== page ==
This Is an Epidemic and We Need to Be Talking About It

Childhood obesity has become an epidemic in the United States. Lifestyles in America and abroad have changed so drastically over the last few generations that even young children’s health have been affected.

 

Diseases typically only seen in adults, such as type 2 diabetes, high blood pressure, and sleep apnea, are now seen in kids. Harvard Medical School found more information on this subject.

 

Obesity occurs in all age groups, but when it affects kids that we are responsible for, we need to evaluate the influences in their lives.

 

  • Are we as parents/caretakers setting healthy examples?
  • Are guidelines set on hours of technology use?
  • Are we so rushed in our busy lives that we just throw the quickest thing on the table?

 

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Life can be overwhelming. Sometimes it's all we can do to just put food in our kids’ mouths. Letting them have an extra hour of screen time can be so tempting when we need time to decompress.

 

With September being Childhood Obesity Awareness Month, it’s a great opportunity to consider the impact the choices we make have on our children. Taking a moment to absorb some of this information may be just what we need to motivate us to make our family’s health a higher priority. 

 

Parents: this is a great read on childhood obesity. Just keep an open mind when reading who this doctor blames most for this epidemic.

 

Work, school, and extra-curricular activities can make us very busy throughout the week, but when health is a priority, it needs to be incorporated within the busiest of weeks. This may require some organization and time blocking, but the results will be well worth it.

 

Prepare Healthy Food in Advance - This does require a designated preparation time, perhaps on the weekend, but will make your week more productive. Taking a few hours to chop fresh vegetables or prepare healthy Crock-pot, pressure cooker, and frozen meals can make all the difference in the nutrition of your family mid-week. Doing the prep-work ahead of time allows us to heat and serve healthy meals quickly in the midst of busy schedules. Check out these healthy lunch ideas.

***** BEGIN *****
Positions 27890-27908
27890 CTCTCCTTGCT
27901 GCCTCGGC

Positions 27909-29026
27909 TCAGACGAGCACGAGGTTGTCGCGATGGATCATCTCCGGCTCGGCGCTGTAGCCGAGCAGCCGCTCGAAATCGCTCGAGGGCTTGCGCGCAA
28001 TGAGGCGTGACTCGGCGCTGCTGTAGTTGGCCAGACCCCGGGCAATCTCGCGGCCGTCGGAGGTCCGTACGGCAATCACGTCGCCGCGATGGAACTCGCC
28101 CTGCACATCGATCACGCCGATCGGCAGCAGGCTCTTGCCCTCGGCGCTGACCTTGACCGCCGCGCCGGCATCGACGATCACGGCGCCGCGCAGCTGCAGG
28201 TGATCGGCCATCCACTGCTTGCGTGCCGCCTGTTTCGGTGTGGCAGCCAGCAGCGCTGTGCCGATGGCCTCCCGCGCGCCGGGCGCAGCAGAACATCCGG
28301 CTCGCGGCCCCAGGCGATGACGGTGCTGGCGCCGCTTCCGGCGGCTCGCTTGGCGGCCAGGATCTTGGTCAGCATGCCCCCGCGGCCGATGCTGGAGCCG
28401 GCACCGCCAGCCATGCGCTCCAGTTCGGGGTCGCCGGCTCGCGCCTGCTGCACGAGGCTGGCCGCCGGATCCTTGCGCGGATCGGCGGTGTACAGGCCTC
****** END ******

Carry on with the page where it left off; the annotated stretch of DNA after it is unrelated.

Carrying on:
Stay active - Healthy kids stay active. It doesn’t have to be structured, but some parents favor the benefit of being held accountable to a set schedule. However, family walks after dinner and kid fit videos in the living room work as well. As parents, we have control of how far away we park the car and if we take the stairs instead of the elevator. This takes commitment on our parts, but we were also given the privilege of raising healthy kids in God’s image.

 

Limit Screen Time - There are several concerns with too much screen time. First, it fosters inactivity. Turn off the tablet and go for a bike ride or to a playground instead. Secondly, advertising for junk food is rampant, particularly on kids’ T.V. shows and even within video games. Finally, being allowed to watch electronics late at night or in bedrooms leads to decreased sleep, which can also play a factor in obesity.

 

Most doctors and dietitians don't recommend putting your child on a “diet.” Using the word diet and overly restricting food or calorie intake can lead to a lifelong cycle of unhealthy dieting. Instead, switch to healthy whole foods rather than processed foods, prepare as many meals as you can at home with whole ingredients, and use portion containers for snacks.

 

The following resources can help as you guide your kids to greater health. Do your part to lay a healthy foundation in your children so they can reap the benefits for a lifetime.

 

Obesity prevention:

https://mychristiancare.org/wellness/childrens-health/obesity-prevention-in-children-and-teens/

 

Eat Healthy, Move More chart:

https://www.nhlbi.nih.gov/health/educational/wecan/downloads/tip-eat-healthy-chart.pdf

 

Get Preschool and Kindergarten kids in the kitchen early to create a lifestyle of cooking: https://www.nhlbi.nih.gov/health/educational/wecan/downloads/cookwithchildren.pdf

 

Obesity in teens:

https://mychristiancare.org/wellness/childrens-health/obesity-in-teens/

 

Becoming aware of how much we can play a role in our children's health should not feel burdensome, but empowering. Much of childhood obesity can be controlled with lifestyle changes, and we as parents do have some control over our kids’ choices. For our own and our children’s health it is important to lead by example and direct our children into healthy, faithful lives.

“Train up a child in the way he should go, even when he is old he will not depart from it.” - Proverbs 22:6